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Accused blamed boy's mum for fatal crash, trial is told

By Mickey Donnelly

Published 04/12/2015

John Fahy
John Fahy
Ryan and Katriona Cox

The trial of a man accused of causing the death of a toddler in a crash two years ago has heard he attempted to blame the child's mother for the collision.

However, prosecution QC Liam McCollum told a Dungannon Crown Court jury yesterday that 25-year-old John Fahy's claim did not "fit any of the evidence".

Fahy, from Groagagh Grange in Sligo, denies causing the death of 19-month-old Ryan Cox by driving without due care and attention outside Belleek in Fermanagh on January 14, 2013.

The Ulster University architectural student, who was badly hurt in the crash, also denies causing grievous injury to Ryan's mother Katriona by careless driving.

Trial judge Madam Justice McBride also heard prosecution claims that the evidence would prove it was Fahy's Renault Megane that had been on the wrong side of the road when it collided with Mrs Cox's Peugeot 307.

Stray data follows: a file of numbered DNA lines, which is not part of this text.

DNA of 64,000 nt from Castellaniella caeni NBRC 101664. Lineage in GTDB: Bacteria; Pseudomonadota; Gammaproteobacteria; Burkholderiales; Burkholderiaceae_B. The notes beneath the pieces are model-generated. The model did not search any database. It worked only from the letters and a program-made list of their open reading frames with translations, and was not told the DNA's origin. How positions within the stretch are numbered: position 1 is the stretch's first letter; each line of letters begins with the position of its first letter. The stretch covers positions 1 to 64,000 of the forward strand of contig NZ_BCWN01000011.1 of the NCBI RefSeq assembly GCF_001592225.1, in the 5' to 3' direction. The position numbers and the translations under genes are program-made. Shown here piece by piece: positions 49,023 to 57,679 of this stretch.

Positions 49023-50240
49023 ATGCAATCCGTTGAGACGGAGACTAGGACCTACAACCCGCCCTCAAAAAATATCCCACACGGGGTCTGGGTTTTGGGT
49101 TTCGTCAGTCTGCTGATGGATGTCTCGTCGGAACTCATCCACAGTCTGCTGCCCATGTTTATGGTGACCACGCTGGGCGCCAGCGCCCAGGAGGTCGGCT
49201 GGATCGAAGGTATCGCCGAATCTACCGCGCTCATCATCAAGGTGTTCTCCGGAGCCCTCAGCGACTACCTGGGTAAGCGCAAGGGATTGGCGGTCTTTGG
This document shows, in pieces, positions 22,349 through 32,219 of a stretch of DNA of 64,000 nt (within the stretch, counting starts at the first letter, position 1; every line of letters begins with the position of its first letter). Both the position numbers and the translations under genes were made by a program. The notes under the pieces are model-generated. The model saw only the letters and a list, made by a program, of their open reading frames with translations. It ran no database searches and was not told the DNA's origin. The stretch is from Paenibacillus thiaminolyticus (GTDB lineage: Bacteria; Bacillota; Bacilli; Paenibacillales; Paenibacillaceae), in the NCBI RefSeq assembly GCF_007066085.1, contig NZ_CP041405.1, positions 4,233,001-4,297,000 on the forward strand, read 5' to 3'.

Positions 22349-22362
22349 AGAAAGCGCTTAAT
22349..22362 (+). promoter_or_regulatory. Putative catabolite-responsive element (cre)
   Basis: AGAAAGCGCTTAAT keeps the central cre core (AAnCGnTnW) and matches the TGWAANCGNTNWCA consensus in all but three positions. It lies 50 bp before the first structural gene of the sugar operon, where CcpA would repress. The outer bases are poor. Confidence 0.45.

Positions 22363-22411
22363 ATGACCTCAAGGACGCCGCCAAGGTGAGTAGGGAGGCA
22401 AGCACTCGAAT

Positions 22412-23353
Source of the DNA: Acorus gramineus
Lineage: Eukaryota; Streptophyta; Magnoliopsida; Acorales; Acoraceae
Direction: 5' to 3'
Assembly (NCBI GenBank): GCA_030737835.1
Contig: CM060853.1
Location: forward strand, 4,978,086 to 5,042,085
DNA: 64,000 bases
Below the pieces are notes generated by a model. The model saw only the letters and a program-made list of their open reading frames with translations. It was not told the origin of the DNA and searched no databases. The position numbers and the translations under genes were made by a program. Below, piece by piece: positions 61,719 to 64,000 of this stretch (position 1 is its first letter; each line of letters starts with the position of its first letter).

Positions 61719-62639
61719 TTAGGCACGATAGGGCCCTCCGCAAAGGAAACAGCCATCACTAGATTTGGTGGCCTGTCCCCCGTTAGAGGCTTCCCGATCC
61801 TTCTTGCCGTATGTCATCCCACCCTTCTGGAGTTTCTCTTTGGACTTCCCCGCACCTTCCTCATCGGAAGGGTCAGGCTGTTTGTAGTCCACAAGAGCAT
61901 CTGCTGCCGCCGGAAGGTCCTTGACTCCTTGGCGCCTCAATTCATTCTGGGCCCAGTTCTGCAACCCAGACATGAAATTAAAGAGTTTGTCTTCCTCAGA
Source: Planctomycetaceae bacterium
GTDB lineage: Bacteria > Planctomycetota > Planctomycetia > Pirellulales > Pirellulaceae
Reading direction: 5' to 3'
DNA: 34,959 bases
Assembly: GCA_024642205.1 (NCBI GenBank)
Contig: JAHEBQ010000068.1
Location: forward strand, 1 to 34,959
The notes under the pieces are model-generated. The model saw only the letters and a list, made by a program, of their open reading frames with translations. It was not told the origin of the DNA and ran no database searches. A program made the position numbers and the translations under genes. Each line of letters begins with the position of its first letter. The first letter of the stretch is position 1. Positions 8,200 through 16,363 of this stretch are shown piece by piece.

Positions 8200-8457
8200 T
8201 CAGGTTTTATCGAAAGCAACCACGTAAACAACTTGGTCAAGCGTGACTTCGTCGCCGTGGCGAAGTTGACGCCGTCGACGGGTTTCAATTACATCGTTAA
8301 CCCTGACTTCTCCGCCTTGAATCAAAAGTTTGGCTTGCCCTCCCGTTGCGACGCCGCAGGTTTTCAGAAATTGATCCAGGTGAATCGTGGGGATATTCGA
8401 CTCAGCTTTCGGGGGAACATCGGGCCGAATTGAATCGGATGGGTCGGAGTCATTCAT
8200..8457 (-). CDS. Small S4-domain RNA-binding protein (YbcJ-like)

Mr McCollum said that shortly before 4pm on the day Mrs Cox, with Ryan strapped into his baby seat, had travelled a mile from her home when her car was in collision with Fahy's.

The lawyer told the court it was the prosecution case that as Fahy was driving around a bend he lost control of his car, ended up on the wrong side of the road and collided with Mrs Cox. His driving, said the lawyer, fell below what would have been expected from a competent driver.

Mr McCollum added that while Mrs Cox had no memory of the tragic events, Fahy had attempted "to blame her for the accident".

The court was told that when interviewed by police Fahy claimed "the last thing I remember was being in my lane doing about 45 to 50mph", and that as he rounded the corner he remembered seeing Mrs Cox "trying to correct" her position and get back into her own lane.

When asked by police if he was suggesting Mrs Cox was in the wrong lane, he replied: "Yes."

Mr McCollum told the jury it was the Crown's case that Fahy's account "does simply not add up or fit any of the evidence".

The trial, expected to last at least a week, continues.

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